Two primary drivers are creating favorable opportunities for providing commercial real estate loans:
1) The limited amount of credit available to borrowers from traditional lending sources.
2) An increasing number of commercial real estate loan maturities. Specifically:
--The availability of mortgage financing from banks is constrained by regulatory requirements.
--An unprecedented amount of commercial real estate debt is set to mature through 2017, much of which was originated at the peak of the past market cycle.
--There is a shortfall between the amount of maturing debt and the amount of new first mortgage debt available.
Accordingly, mezzanine debt can be a very attractive risk/reward opportunity for investors. As the shortage of real estate financing provides savvy investors an immediate opportunity to augment loans provided by traditional lenders.
For the next three years or so, we believe there will be an opportunity to originate prudent loans, secured by quality real estate, while locking in interest rates higher than those currently available in most fixed-income investments.
We have partnered with companies issuing commercial real estate mezzanine debt. Secured by high-quality commercial properties like offices, apartments, retail and hotels. Commercial real estate mezzanine debt provides substantial dividends. While avoiding the volatility accompanied by equities and junk bonds. In fact, mezz debt can yield low-double digit coupons. Better than dividends on the S&P 500, junk bonds or REITs. Perfect for investors starved for yield. And as its backed by hard assets, investors have some protection in the event of a default.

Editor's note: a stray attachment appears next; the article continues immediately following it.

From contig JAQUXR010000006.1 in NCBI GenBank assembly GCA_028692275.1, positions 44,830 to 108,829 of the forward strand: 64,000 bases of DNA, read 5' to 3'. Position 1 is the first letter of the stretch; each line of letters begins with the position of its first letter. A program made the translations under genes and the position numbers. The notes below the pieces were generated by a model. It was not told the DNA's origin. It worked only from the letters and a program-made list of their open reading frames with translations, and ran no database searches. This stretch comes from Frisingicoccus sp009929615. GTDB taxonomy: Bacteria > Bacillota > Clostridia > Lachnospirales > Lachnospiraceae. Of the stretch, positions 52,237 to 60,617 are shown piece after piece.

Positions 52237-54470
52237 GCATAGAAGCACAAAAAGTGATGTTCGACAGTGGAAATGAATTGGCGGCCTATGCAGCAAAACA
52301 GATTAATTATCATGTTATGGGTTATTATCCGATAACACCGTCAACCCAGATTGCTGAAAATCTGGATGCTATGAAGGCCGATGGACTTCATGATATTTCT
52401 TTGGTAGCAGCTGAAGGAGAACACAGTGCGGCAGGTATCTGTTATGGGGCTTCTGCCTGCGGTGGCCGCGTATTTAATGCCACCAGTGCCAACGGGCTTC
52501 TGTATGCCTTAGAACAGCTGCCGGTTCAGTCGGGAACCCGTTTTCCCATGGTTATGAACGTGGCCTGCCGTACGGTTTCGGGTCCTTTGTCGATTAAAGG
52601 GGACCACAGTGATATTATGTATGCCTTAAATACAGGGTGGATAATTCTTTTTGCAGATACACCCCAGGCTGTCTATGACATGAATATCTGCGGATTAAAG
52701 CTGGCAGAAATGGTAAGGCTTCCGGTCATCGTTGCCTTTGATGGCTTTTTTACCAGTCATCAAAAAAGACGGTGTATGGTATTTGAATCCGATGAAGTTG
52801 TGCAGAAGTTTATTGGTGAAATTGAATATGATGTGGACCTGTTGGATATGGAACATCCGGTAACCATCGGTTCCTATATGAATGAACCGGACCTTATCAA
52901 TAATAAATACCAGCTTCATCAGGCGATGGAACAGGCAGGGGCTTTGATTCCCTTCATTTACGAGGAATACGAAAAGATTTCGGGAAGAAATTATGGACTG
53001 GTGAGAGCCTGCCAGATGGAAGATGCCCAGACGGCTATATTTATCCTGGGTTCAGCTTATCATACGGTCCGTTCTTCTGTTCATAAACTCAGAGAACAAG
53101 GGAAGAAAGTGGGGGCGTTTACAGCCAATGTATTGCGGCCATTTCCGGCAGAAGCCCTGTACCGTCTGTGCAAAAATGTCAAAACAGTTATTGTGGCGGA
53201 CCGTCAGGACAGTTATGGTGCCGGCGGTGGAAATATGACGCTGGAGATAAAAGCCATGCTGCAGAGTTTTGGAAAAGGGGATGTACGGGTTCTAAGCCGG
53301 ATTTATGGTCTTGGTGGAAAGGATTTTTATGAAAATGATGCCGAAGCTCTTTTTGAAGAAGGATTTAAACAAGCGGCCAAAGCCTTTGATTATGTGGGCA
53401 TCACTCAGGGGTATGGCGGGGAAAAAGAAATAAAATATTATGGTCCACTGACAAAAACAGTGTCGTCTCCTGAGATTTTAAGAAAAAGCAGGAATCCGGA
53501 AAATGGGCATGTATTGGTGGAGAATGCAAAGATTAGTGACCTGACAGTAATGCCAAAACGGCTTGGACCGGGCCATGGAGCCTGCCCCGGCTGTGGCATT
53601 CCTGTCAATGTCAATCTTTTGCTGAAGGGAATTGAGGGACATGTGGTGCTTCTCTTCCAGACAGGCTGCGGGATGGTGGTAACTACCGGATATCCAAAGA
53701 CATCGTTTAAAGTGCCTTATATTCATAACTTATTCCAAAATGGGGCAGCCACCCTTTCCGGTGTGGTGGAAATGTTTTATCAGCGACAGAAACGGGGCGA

Following the Credit Crisis, mortgage factories closed en masse. Commercial real estate mezzanine loans were in short supply. Just as demand began percolating higher. Bringing rates to reflect the lack of supply of -- and increasing demand for -- such loans.
Consider that ten-year Treasurys pay less than two percent. The dividend on the S&P 500 index sits at two percent. The LQD corporate bond index yields 3.21 percent. The iShares HYG high yield index provides 5.48 percent -- and a lot of volatility.
Commercial real estate mezzanine debt? Could provide anywhere from nine to 15 percent, depending on the opportunity.
Comfortingly, mezz loans are senior to the property's equity owners and junior to the first mortgage. Meaning, when a property is sold, the first mortgage is paid first, followed by the mezzanine loans, and only then does the property owner collect any proceeds.
Property investors pick the deal, complete due diligence, and yet we get paid before they do? Not bad. And because these investments are secured by quality commercial real estate, the risk is lower.
Once this financial dislocation dissipates and the opportunity runs its course? Most likely in three to five years? Investor capital will simply be returned.
So, if high-yield, short-term real estate loans secured by quality U.S. commercial properties that do not correlate to the equity markets sound attractive, then we should speak.
Because it's a great time to be a lender.